“This lease sale was an epic failure for the Trump administration and the Alaska congressional delegation. After years of promising a revenue and jobs bonanza, they ended up throwing a party for themselves, with the state being one of the only bidders. We have long known that the American people don’t want drilling in the Arctic Refuge, the Gwich’in people don’t want it, and now we know the oil industry doesn’t want it either,” Adam Kolton, executive director of the Alaska Wilderness League, said in a statement.
“The American people will not turn a blind eye to the liquidation of this national treasure. President-elect Biden, who ran on an ambitious climate agenda and on a promise to protect the Arctic Refuge, must take strong action on day one to put the brakes on this calamity,” Kolton said.
Any development that actually occurs on those leases would have to overcome several hurdles.
The bids must be reviewed before being awarded, leaving that administrative task to the incoming Biden administration, which opposed ANWR oil development.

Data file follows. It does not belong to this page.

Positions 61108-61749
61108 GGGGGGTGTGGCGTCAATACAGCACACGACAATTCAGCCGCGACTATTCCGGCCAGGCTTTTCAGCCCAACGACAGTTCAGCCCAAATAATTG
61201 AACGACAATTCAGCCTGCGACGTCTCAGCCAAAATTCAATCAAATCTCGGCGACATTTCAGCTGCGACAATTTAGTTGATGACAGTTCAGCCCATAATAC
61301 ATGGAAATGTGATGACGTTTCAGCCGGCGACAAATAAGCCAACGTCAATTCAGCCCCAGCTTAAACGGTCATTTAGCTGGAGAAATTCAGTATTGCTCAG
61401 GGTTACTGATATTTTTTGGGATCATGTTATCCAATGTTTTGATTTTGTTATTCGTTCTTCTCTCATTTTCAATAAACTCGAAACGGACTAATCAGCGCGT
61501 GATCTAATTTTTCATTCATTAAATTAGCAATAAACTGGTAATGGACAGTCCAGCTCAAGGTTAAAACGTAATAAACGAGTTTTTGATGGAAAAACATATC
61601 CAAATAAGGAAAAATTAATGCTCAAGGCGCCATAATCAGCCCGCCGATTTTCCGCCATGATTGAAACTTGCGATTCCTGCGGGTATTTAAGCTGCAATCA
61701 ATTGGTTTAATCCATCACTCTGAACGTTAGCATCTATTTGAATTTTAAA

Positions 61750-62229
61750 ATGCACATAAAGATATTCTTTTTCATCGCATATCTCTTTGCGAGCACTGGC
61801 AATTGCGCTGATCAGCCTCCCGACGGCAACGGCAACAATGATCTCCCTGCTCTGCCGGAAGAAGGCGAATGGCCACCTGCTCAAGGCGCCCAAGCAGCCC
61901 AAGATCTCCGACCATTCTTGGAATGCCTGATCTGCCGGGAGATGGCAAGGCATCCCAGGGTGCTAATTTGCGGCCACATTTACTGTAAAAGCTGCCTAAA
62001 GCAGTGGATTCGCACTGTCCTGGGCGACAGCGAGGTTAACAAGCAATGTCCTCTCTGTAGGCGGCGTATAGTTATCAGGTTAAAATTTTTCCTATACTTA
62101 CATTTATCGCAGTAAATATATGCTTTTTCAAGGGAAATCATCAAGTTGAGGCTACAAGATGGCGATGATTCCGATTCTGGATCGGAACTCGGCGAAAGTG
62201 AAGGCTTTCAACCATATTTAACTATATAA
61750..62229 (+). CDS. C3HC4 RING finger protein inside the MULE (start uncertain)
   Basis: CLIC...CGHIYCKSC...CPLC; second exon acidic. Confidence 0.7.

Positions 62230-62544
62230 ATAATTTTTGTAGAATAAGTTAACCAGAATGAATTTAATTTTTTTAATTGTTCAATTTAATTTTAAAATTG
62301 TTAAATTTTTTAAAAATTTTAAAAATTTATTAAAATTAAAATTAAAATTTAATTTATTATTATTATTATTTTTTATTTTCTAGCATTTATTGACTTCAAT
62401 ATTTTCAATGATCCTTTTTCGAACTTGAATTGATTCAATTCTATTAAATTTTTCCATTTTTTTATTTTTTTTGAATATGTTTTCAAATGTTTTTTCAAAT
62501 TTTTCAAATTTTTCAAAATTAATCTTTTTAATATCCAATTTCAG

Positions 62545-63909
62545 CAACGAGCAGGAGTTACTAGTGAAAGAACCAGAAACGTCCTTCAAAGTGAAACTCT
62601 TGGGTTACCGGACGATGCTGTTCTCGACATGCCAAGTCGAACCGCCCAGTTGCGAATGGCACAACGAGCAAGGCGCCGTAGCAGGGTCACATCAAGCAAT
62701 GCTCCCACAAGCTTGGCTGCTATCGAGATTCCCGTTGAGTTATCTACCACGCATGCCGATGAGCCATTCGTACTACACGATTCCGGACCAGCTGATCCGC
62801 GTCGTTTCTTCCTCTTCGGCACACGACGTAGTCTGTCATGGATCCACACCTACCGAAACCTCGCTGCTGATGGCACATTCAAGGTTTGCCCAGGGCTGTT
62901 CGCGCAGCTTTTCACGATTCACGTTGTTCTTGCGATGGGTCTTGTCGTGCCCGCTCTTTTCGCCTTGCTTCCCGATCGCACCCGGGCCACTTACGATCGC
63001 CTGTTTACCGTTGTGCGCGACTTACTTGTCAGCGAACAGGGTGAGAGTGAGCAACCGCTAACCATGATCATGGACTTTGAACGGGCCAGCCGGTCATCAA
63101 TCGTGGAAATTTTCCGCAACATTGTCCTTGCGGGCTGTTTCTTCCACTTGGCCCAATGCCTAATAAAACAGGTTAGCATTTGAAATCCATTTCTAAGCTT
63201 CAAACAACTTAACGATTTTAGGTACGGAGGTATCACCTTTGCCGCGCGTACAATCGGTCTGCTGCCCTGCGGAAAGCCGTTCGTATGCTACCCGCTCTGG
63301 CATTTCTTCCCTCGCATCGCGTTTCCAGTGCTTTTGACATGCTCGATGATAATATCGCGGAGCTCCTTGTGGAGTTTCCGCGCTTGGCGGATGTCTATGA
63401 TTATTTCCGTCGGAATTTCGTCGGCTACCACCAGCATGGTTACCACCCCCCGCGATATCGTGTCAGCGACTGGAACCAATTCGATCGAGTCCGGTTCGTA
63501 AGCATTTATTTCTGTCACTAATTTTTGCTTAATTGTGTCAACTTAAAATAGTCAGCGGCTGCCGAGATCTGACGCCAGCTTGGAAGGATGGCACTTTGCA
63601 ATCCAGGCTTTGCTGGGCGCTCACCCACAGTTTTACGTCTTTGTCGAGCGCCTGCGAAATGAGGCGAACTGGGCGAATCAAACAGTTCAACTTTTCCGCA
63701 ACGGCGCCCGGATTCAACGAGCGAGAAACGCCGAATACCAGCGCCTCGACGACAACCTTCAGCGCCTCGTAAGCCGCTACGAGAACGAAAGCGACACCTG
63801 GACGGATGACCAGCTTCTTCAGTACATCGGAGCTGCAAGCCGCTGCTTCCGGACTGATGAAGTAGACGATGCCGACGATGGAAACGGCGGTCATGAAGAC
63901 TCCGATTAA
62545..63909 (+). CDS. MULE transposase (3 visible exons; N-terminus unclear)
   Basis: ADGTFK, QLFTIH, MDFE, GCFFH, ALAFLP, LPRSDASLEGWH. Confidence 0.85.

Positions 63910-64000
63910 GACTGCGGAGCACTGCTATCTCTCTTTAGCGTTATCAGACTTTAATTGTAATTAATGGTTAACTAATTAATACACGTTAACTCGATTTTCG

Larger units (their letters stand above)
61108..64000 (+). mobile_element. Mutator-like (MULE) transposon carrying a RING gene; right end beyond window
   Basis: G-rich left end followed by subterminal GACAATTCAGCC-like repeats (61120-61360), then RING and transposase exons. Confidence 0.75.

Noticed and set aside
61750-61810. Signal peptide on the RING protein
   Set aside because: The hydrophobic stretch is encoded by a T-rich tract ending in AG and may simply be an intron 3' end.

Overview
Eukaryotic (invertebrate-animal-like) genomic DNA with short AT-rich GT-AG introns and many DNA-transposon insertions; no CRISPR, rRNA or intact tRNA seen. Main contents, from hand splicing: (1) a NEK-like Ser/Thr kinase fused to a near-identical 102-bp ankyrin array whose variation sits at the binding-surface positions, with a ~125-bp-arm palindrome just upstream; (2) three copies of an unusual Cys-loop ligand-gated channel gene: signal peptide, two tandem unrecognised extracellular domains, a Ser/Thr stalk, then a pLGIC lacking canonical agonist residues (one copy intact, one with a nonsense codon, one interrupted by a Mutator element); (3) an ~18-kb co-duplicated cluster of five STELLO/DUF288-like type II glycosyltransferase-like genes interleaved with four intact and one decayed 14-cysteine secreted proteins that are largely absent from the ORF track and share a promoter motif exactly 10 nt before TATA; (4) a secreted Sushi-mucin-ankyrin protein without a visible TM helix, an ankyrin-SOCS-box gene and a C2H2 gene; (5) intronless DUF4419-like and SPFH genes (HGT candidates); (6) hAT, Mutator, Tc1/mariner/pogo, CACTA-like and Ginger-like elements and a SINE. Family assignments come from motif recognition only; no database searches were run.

Even if the leases are awarded, AIDEA, a state-owned development authority, is not an oil company and would have to find oil-drilling contractors to do the work.
The AIDEA bids were intended as a sort of backstop to ensure that ANWR leases got some bids in case no oil companies stepped up, authority board members said at their Dec. 23 emergency meeting. “It protects 40 years of everybody’s efforts to open up the coastal plain of ANWR,” board chairman Dana Pruhs said at that meeting,
Major oil companies have expressed disinterest in ANWR exploration and even the Arctic Slope Regional Corp., an Alaska Native corporation with oil operations and one of the most prominent organizations campaigning for ANWR development, declined to bid. Major banks in the U.S. and elsewhere have new policies that preclude lending for refuge oil development, and some major insurance companies recently announced similar policies.
Four lawsuits challenging the entire development program remain active. Though a federal judge late Tuesday declined to issue an injunction delaying Wednesday’s sale, she noted that the cases could be resolved before any on-the-ground work starts.
Despite the low winning bids, BLM officials in Alaska deemed Wednesday’s sale a success.